You start playing an old-school 2D video game. Your character begins on the left side of the screen, with a lot of empty space to the right, and maybe an obstacle in the way. This empty space encourages you to move right; after a moment, the screen scrolls with you, encouraging you to keep going. You understand now that you’re meant to travel from left to right, and on a general level, from closed space to open space. The game designer initiates a conversation with you, telling you what must be done to proceed. As you proceed, the conversation continues and you learn more about what’s expected of you.
You are reading a story, and the author uses short, clipped sentences. Instead of knocking at a door, somebody raps at it. Instead of the character saying, “Hey, how’s it going?” they tersely say, “hi.” Rather than using long, flowing sentences, the author sticks to short ones with basic descriptors. For actions, she uses ones that imply speed and tension. This helps you recognize that the situation is tense, that actions are being performed choppily or under stress, and gives you the feeling that the environment may be uncomfortable for the characters. With a few different words, it might feel businesslike; scientific words might sound clinical and detached, whereas neutral, basic words might just feel emotionless and flat.
You are playing a fighting game against an opponent, and you want him to stop blocking so you can open him up for a combo. So rather than using a perfect block string, you use a frame trap instead. You suggest to your opponent that he has time to act, only to hit him in the start-up of his escape move. Or you convince him that you will be blocking with the tiniest hint of a backward motion before you input a special move and hit him when he tries to turn the offense around.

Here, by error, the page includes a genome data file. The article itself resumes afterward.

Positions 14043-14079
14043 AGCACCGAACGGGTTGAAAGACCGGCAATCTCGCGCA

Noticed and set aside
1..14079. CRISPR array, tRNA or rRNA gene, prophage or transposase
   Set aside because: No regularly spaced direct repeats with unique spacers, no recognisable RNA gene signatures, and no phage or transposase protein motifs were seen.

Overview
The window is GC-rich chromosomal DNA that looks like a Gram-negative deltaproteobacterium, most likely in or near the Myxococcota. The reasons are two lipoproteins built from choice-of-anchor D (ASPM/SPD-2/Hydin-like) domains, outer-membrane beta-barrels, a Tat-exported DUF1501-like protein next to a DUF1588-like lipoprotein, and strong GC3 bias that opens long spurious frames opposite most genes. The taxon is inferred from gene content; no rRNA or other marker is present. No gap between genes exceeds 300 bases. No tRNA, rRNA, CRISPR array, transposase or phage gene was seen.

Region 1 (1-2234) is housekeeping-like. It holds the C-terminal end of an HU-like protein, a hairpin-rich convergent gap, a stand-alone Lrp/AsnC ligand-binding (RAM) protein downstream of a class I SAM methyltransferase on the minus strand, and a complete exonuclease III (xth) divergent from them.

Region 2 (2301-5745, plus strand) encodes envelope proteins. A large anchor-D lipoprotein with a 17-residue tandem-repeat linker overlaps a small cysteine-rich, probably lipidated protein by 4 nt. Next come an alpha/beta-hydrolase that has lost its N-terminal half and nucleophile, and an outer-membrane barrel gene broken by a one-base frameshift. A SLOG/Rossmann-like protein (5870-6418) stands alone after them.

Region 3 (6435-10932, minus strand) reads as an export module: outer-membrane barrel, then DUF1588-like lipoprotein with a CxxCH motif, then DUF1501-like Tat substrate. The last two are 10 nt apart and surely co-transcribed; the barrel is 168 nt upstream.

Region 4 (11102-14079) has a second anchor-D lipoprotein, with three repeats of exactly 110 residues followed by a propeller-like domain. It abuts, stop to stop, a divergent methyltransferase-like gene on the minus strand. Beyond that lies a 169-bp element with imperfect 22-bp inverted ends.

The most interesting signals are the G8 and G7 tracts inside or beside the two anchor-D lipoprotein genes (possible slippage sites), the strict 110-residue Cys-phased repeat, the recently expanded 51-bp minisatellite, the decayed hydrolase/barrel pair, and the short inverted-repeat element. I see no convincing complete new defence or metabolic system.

Each of these cases involves using subtle (and maybe not-subtle) cues to put ideas into somebody’s head. When done properly, they don’t even notice they’re being told anything, or guided, or instructed to behave and feel a certain way. They just get an impression. In visual fields it’s done with shape, form, color, and empty spaces. In written forms, it’s done with timing, sentence length, different emotional associations with words, shifting punctuation, using sentence fragments or compound sentences to change how you feel. A video game can use reward and success to condition you to behave one way or expect something, then change the required behavior or cue to trick you. You can have an empty screen to the right with the character at the left, only to scroll the screen and have a secret to the left. Such a secret might then tell you, “look in unexpected places,” and plant the idea that the game is filled with secrets for you to find.
In writing, people often say “show, don’t tell.” Don’t tell me a man is disgusting, give me disgusting details so that I feel disgusted by him. Show me grimy fingernails and decaying teeth and lazy eyes and frayed hair discolored by dirt and time. Or be even more subtle, and prime me for his disgusting tendencies by using words I associate with disgust before he shows up. Keep going; don’t just give me details that he’s slovenly, alter the sentence structure associated with him so I get a feeling of disorder, that he doesn’t have it together. Don’t tell me the idea, don’t show it to me, plant the idea in me and let it grow. Even better, let me feel like it just magically happened, and it will be more powerful because I generated it internally. Or don't, if you're not a writer. Your call.
Any time you attempt to plant an idea, feeling, or cue for future behavior, you’re depending heavily on the mindset, expectations, and thought process of the other person. Just like planting a seed, you hope the place you plant it will nourish it and give you the result you want. You also hope you’re planting a seed and not a dead twig, and the mind will be able to do something with it at all. Hopefully the other person is receptive, and hopefully your cue makes sense to begin with.